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The new suspense show, "Losing Alice," is unlike anything Apple TV+ has shown before — and indicates a promising art house future for the streaming service
A few months after the debut of Tehran, an above-average suspense thriller from Israel, Apple TV+ goes back to that same country again with Losing Alice. It's a show very different from most of what's been on Apple TV+ to date, with film noir and erotic thriller genre trappings rarely seen on any kind of U.S. screens these days.
Losing Alice is an Israeli show. But it's a show about Israel that doesn't touch on politics, the Israeli-Arab conflict, or anything else controversial. Nor is it about spies, which is the subject matter of so many Israeli shows that find popularity in the U.S. Instead, it's a twisty thriller set in Israel's showbiz industry, on that Apple has called "a love letter to the still-too-rare female director."
The eight-episode limited series debuts January 22 with its first three episodes, with an episode a week to come until late February. I've seen the first three and found the show an intriguing twist on Faustian themes, one lifted by standout performances from the two lead actresses.
Alice and Sophie
Losing Alice — called L'abed et Alice in Hebrew — was created by the Israeli-American writer-director Sigal Avin, and is presented in Hebrew with English subtitles.
The series concerns Alice (Israeli actress Ayelet Zurer.) She's a famous Israeli film director, married to a well-known actor (Gal Toren.) Her career has slowed, however, since she had children in her early 40s.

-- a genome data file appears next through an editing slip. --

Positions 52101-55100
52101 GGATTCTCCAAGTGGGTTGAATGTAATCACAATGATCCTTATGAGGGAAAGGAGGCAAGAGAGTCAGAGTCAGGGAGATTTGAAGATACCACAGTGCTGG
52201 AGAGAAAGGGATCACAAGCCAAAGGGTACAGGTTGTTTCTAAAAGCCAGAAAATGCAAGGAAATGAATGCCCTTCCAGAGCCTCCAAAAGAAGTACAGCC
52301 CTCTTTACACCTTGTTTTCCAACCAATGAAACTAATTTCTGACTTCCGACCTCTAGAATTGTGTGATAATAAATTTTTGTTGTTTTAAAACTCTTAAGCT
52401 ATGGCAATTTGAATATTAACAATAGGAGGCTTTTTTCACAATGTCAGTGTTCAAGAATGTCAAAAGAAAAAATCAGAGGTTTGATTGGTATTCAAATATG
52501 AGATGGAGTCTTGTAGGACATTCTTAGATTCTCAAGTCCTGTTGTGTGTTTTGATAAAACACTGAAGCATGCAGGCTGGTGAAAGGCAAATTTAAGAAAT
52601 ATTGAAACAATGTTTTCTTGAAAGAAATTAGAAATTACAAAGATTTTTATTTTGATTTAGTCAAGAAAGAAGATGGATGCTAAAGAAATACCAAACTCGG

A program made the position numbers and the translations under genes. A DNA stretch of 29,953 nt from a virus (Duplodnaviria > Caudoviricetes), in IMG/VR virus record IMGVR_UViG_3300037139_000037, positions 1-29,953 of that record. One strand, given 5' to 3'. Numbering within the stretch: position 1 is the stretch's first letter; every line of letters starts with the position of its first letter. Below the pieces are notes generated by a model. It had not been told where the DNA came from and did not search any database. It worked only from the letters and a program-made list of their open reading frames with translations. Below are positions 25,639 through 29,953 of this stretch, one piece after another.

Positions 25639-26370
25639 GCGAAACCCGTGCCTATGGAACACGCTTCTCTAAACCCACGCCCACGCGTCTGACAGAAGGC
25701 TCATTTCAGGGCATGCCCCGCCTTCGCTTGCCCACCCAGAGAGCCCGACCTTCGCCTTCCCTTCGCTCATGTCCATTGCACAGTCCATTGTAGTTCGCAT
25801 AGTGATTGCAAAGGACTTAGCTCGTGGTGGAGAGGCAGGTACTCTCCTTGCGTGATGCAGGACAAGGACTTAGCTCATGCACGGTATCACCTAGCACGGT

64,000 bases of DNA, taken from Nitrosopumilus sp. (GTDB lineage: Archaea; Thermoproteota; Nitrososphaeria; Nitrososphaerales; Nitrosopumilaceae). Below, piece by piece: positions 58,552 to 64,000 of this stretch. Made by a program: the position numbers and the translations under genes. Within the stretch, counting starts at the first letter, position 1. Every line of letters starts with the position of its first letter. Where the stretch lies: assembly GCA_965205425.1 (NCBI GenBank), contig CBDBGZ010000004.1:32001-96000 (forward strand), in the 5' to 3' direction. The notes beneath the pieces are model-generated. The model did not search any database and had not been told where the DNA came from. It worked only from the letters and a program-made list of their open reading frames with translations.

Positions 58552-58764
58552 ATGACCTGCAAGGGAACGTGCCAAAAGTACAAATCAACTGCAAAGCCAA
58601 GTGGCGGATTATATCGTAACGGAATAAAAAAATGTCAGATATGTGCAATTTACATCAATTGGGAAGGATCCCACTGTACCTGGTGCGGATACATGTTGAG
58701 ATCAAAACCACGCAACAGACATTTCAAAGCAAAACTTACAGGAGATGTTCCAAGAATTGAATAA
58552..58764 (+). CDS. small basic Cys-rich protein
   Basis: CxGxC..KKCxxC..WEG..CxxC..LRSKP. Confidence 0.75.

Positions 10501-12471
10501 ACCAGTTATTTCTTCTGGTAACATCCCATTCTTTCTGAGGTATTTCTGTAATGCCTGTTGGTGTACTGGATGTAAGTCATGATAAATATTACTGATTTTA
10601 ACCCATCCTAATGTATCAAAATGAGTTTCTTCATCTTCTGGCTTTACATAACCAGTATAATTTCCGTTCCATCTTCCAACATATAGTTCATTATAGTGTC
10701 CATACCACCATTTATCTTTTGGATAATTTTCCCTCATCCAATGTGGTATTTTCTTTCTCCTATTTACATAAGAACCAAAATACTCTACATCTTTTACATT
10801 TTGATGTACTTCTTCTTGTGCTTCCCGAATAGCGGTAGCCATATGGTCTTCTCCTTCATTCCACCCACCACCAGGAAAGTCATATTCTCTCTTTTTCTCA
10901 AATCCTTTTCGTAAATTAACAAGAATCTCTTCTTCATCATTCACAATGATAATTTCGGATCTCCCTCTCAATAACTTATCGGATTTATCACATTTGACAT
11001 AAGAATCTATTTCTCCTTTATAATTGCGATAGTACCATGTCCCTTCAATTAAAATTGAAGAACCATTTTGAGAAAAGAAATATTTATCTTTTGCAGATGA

The couple gets thrown for a loop when, one day on a train, Alice meets Sophie (Lihi Kornowski), an upstart young screenwriter who's written a hot script for an erotic thriller called Room 209. Sophie professes that she's not only a big fan of the director but that she even was once inspired to take a guy home and re-enact a certain act she saw in one of Alice's movies.
The three end up working together, leading things to go in obsessive and distributing directions. And in showing this, the narrative plays with time a lot, incorporating flashbacks, flash-forwards, and scenes from the movie-within-the-show.
Losing Alice doesn't have any cast members who are going to be especially recognizable to American audiences. Zurer has had some Hollywood roles, including Superman's mother on Krypton, Lara Lor-Van, in Man of Steel, and a few parts on TV shows. Kornowski, who is also Israeli, has had most of her credits on Israeli TV series.
They're both outstanding in this show, Zurer as an aging director struggling with a career opportunity, and Kornowski as a femme fatale type, who sort of resembles the late Saturday Night Live actress Jan Hooks.
The two of them have an especially tour de force moment in the third episode when they go to a weird dance class together.
Losing Alice is the type of show that goes against that narrative, from around the time of Apple TV+'s launch, that Apple wasn't going to go for anything programming with sexual or adult content.
The show has sex scenes that are rather steamy by Apple TV+ standards, and even, ironically enough, a subplot over whether producing an erotic thriller movie is the right thing to do. There's even casual nudity, the sort of thing there hasn't been a great deal of on the streaming service so far. Whether this represents a change of heart for Apple, or whether Apple applies a different standard for shows it acquired from overseas, remains to be seen.
Whatever the case, Losing Alice opens up a lot of possibilities about what type of shows and movies may end up on Apple TV+ in the future. The streaming service hasn't made many forays into the art house as of yet, but Losing Alice hints at the promise of strange, quirky, and even overtly sexual international fare could find its way to the service before long.